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Posted: December 1, 2019

Yet another serious hockey scandal this week

Perceptions, By Gerry Warner

Op-Ed Commentary

What is it with hockey these days?

First it was Don Cherry. Now it’s Calgary Flames coach Bill Peters. At the risk of offending just about everybody, I’ll try to explain what happened and regrettably provide more red meat for the trolls to feed on. It’s a tough job but someone has to do it.

So, what’s it all about? Let me give you the Coles Notes version. Until this week, Peters was the coach of the Flames. He was supposed to be behind the bench for a game this week but went missing in action and by the time you read this won’t be the Calgary coach for something he doesn’t deny doing a decade ago which may cost him his job.

What he did was cross a line that unequivocally shouldn’t be crossed. Not today, nor 10 years ago when he used the “N” word in a racist tirade against a young black player he was coaching in junior hockey in the US.

The player, Akim Aliu, released a tweet this week in which he said Peters repeatedly used the slur in the dressing room. “I was too scared to speak up,” Aliu said, observing the Code of Silence surrounding such incidents in hockey.

Since he released his tweet, former Carolina Hurricanes defenceman Michal Jordan alleged Peters kicked and punched him on the bench when he was coaching the team. “He kicked me pretty hard in the back during a game. Even the trainers and the other guys saw it.” Two other NHL players have also alleged violent behaviour against them by Peters.

Peters has since released a statement on Aliu’s allegations, but like Don Cherry, he didn’t really apologize for his abusive behaviour. “I meant no disrespect in what I said and it was not directed at anyone in particular.” Commentators have been quick to point out how ludicrous it is to say you “meant no disrespect” when using the “N” word” against a black player. Sort of like Prince Andrew’s casual attempt to brush off allegations of having sex with a 17-year-old girl. People aren’t inclined to believe either.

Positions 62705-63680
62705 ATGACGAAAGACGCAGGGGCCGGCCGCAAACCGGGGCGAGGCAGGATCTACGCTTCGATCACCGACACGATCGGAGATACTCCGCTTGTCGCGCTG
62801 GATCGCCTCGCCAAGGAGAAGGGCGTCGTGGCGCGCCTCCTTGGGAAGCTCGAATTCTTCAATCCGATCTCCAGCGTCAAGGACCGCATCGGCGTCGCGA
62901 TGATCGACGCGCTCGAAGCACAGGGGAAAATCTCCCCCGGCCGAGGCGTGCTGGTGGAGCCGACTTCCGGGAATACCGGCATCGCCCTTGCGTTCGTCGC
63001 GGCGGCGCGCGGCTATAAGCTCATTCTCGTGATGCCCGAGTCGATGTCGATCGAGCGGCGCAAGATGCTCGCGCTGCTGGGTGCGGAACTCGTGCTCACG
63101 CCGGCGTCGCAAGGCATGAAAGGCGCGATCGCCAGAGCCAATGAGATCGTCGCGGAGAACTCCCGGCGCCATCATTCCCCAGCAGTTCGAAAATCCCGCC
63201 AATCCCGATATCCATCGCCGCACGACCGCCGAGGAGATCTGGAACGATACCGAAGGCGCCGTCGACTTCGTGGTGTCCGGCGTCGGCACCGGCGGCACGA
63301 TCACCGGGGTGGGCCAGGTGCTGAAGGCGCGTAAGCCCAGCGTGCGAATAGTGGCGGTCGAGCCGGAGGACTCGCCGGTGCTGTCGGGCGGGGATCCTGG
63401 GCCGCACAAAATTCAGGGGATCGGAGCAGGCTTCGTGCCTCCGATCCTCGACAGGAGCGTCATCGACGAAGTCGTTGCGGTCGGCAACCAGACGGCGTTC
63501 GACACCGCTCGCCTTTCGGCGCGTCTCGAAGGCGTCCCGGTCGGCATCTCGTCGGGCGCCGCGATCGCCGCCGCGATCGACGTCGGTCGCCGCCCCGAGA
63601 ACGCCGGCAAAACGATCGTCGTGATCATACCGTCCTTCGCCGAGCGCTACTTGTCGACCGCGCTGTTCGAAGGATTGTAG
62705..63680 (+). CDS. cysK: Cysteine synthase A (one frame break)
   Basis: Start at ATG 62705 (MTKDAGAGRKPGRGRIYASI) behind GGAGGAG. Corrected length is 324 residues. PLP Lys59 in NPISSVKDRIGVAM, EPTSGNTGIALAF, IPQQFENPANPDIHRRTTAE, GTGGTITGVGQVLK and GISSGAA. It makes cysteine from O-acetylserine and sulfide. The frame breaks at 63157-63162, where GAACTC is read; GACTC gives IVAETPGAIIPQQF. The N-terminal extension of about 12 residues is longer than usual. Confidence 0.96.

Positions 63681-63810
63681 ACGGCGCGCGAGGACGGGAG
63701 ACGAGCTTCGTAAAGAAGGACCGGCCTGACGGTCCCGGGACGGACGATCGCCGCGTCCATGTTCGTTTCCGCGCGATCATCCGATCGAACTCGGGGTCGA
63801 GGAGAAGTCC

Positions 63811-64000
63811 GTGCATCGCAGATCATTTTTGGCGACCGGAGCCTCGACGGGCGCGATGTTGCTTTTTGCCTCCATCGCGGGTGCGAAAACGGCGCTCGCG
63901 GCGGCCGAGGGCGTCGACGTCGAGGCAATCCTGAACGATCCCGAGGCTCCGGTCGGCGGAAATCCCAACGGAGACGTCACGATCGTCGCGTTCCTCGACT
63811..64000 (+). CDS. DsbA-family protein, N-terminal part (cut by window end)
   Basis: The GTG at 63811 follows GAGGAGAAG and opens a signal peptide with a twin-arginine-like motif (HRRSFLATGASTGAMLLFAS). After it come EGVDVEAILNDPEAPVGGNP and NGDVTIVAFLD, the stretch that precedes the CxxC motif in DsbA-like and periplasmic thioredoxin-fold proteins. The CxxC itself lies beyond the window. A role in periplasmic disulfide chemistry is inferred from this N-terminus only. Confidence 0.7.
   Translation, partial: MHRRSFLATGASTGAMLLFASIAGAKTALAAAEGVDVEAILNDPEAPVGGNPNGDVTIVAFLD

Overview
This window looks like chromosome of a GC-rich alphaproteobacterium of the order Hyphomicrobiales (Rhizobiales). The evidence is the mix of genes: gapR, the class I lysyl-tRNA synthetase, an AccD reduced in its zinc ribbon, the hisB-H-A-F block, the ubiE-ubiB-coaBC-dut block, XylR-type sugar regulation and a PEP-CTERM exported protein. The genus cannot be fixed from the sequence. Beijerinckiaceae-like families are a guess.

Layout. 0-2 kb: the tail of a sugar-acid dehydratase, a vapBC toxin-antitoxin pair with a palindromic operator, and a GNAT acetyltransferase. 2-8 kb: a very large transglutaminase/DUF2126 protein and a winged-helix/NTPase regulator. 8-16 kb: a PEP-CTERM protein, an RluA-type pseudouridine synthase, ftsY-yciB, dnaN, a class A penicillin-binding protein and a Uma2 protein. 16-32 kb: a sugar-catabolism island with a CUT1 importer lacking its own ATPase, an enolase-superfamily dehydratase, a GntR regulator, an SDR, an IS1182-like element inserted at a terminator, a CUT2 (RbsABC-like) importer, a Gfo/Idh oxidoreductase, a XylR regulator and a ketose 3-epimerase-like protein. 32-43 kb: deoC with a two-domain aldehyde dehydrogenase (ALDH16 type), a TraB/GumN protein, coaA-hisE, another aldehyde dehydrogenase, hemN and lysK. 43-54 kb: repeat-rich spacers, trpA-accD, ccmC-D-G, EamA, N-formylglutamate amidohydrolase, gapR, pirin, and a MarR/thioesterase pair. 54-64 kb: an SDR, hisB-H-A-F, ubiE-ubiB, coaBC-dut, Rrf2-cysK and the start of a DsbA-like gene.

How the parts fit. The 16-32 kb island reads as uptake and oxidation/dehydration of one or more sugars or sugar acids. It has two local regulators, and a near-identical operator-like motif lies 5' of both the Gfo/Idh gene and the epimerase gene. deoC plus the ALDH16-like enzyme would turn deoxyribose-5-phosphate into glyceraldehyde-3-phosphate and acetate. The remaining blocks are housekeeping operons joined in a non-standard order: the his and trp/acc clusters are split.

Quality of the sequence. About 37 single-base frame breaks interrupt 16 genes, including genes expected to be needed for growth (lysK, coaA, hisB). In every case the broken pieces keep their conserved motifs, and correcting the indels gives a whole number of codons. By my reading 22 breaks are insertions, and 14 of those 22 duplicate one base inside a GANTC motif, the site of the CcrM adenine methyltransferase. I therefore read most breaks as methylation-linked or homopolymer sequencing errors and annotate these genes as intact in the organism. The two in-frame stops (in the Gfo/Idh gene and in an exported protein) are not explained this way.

In fact, many are calling this a “watershed moment” for the NHL and hockey in general. Some say it’s similar to the “Me Too” moment for abused women. The NHL, unlike the other major North American sports leagues, has been slow to deal with racism, sexism and homophobia in its ranks. Canada takes pride in being a tolerant and multi-cultural country. How does that square with the aberrant behaviour occurring in many rinks in the land. “Is it hockey that has the race problem? Or is it (Canadian) society that has the race problem,” asks David Singh a reporter for SportsNet.

I’ve puzzled about this for a long time myself as I’ve become more disenchanted with the Canadian hockey culture. In the great 1972 Canada vs Russia Super Series precious few Canadians expressed any remorse with how we “won” the fabled series. The fact, of course, is we cheated by disabling Russia’s star player (Valery Kharlamov) with a vicious Bobby Clarke ankle chop ordered by the Canadian coach on the eve of the final game leaving the Soviets to play without their star. Today most Canadian hockey fans aren’t even aware of the disgusting incident and many of the ones who are aware of it justify the slash according to the win-by-any means mantra of NHL hockey.

And it’s not just the NHL. The same attitude exists in the elite junior leagues and even at the minor hockey level where the players are children. Witness the oft-repeated spectacle of bad hockey parents charging out on the ice to attack the referee, coaches and even other parents. This has forced some teams to ban parents from attending the rinks where their children “play.”

I got a taste of this myself years ago in Kimberley when I went to interview the coach in the dressing room after the game and was met with a torrent of  “F” words and other invective at the door as the coach berated has players for their performance in the game. I wouldn’t have wanted my son to have been exposed to that vicious tirade from what’s supposed to be a positive role model.

Most of us would agree that hockey is indeed the fastest game on ice and one of the best games anywhere. But hockey also has a culture and it’s a very negative culture that’s increasingly tainted with bad behaviour and bad actors that should have no place at any level in the game.

So, what are we going to do about it?

Gerry Warner is a retired journalist and a lapsed hockey fan.

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